I have a thing for butterflies – or more specifically for their erratic flight patterns and metallic shades. Even the cabbage white butterflies living in my backyard (and letting their young eat my cabbage), have this hint of iridescence giving the white of their wings a hint of shine. Sadly, my temperate climate doesn’t offer the full spectrum of butterfly bling that’s out there (but does save me from spiders with jaws strong enough to break my skin (mostly)).
A recent post I read about fear and spiders in Costa Rica, got me thinking about my own trip to the country years ago. Jungles are exotic – at least to me since I’ve always lived at mid-latitudes. They’re both fascinating and frightening, I certainly wouldn’t want to be out there alone at night. This trip was one of the few opportunities I’ve had to wander through jungles (and I didn’t get eaten!).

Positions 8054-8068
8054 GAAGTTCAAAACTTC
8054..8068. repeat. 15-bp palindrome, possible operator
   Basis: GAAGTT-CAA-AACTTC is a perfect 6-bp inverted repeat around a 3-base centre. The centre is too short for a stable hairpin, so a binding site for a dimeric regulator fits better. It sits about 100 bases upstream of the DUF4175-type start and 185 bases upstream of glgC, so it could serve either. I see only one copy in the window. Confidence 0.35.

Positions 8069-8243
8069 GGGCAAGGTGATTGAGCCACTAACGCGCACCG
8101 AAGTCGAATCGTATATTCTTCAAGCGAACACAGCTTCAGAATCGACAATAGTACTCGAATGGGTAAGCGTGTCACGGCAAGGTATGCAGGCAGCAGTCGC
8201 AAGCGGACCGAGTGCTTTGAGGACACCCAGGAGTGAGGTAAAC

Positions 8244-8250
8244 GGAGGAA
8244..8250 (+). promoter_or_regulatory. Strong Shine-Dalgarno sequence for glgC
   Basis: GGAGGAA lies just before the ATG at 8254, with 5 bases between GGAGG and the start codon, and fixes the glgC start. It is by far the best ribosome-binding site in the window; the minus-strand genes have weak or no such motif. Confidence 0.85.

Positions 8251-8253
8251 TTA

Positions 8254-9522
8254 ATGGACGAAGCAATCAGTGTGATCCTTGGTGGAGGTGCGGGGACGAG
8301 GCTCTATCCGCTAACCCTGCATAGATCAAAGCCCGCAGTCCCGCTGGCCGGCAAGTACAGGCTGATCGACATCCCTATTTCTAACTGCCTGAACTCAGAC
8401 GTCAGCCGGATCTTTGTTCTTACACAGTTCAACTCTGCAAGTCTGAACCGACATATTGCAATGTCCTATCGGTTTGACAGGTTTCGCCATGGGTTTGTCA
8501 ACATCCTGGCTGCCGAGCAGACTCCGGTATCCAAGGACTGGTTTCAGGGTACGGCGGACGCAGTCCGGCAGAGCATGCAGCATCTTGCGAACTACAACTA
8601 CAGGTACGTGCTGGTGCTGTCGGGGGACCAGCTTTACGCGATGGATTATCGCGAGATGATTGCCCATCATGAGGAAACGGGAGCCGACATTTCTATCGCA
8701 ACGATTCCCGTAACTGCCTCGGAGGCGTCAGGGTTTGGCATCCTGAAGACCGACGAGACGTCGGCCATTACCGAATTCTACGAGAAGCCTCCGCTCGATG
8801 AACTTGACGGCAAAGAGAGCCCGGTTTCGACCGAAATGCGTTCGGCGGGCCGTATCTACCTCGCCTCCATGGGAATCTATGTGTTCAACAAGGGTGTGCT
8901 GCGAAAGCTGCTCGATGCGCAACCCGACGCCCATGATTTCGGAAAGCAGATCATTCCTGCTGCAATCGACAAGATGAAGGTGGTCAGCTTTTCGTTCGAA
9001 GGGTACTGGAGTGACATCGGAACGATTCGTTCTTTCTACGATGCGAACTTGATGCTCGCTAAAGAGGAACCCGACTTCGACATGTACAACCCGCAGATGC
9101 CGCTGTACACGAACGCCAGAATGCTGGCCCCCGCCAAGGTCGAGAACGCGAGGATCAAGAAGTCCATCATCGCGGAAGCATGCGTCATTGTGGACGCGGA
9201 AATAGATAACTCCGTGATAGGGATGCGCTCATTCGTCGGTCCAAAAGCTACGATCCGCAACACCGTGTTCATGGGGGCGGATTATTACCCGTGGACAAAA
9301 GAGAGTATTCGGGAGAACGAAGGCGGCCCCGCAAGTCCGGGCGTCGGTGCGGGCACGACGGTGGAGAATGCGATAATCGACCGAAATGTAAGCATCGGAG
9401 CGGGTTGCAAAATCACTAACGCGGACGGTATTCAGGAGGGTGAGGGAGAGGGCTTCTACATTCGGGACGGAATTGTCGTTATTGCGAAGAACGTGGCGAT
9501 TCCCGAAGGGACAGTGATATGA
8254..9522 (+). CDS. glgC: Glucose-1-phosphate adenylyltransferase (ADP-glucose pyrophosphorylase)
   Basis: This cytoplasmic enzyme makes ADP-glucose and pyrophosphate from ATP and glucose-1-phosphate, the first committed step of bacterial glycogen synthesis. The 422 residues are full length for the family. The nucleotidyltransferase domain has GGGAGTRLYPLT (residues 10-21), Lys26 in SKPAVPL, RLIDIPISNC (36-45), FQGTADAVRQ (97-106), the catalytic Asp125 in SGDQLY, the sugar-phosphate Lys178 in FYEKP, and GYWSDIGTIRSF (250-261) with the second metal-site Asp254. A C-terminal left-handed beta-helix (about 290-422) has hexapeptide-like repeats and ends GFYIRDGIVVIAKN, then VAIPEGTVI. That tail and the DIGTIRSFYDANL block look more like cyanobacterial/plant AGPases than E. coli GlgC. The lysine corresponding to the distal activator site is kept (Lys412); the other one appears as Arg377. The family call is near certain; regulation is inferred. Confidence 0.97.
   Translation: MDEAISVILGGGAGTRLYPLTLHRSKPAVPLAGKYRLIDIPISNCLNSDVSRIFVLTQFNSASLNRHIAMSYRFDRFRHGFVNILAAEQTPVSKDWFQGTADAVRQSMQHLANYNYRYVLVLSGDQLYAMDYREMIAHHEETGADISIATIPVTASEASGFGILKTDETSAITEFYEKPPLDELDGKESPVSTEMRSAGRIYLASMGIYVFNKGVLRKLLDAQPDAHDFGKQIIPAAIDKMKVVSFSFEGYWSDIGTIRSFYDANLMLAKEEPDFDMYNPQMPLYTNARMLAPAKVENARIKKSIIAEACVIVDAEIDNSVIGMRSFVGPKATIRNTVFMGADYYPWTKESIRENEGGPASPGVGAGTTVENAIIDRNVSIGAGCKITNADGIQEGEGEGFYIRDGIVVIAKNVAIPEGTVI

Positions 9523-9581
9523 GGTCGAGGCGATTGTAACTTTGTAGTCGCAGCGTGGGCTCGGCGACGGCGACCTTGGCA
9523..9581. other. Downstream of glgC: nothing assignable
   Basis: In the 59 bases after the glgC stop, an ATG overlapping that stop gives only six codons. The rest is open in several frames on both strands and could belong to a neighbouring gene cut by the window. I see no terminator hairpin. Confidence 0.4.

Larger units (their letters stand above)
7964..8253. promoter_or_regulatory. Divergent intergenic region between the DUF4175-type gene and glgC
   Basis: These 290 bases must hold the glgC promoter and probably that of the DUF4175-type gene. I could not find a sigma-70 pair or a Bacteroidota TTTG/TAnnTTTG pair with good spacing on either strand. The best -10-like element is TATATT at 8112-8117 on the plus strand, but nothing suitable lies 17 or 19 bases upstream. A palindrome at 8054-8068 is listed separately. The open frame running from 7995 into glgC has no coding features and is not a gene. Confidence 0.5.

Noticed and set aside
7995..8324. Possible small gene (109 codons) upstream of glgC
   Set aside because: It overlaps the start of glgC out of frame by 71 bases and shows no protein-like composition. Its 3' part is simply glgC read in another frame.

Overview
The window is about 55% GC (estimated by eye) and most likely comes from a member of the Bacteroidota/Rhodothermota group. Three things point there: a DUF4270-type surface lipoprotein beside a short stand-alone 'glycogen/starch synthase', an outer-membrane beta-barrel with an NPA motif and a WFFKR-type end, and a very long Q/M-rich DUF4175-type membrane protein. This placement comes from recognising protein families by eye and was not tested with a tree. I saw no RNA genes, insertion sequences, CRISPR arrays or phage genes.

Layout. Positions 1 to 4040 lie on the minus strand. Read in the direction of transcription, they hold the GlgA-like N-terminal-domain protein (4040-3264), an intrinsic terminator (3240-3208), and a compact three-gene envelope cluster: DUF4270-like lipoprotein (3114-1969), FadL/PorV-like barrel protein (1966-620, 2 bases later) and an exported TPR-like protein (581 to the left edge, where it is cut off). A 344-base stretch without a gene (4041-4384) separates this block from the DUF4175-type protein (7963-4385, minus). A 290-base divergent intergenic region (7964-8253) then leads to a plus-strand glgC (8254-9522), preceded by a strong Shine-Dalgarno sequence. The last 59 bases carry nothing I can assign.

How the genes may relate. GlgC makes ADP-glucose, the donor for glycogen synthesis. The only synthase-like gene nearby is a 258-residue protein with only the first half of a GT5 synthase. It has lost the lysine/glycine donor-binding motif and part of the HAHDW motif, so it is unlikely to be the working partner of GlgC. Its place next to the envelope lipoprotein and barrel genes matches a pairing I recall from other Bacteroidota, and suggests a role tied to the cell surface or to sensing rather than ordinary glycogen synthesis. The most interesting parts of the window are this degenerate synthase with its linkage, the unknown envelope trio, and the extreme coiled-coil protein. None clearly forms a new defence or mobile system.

Out hiking, I spotted an iridescent green butterfly just off the trail. The green was colour of a granny smith apple and glittered with every flap the butterfly took. After getting my camera ready, I followed the insect through the undergrowth (mildly foolish, I know). I got lucky and it let me get close.
The iridescence in a butterfly’s wing (or dragonfly’s body, or a rooster’s tail, or even an oil slick on water), isn’t from a pigment. Instead an optical trick is required. In the butterflies case, the surface of the wing are covered in scales with a depth of one quarter the wavelength of blue (or green) light. Then the light reflected off the surface is augmented by the light reflected off the back surface giving the insect that fabulous iridescent effect.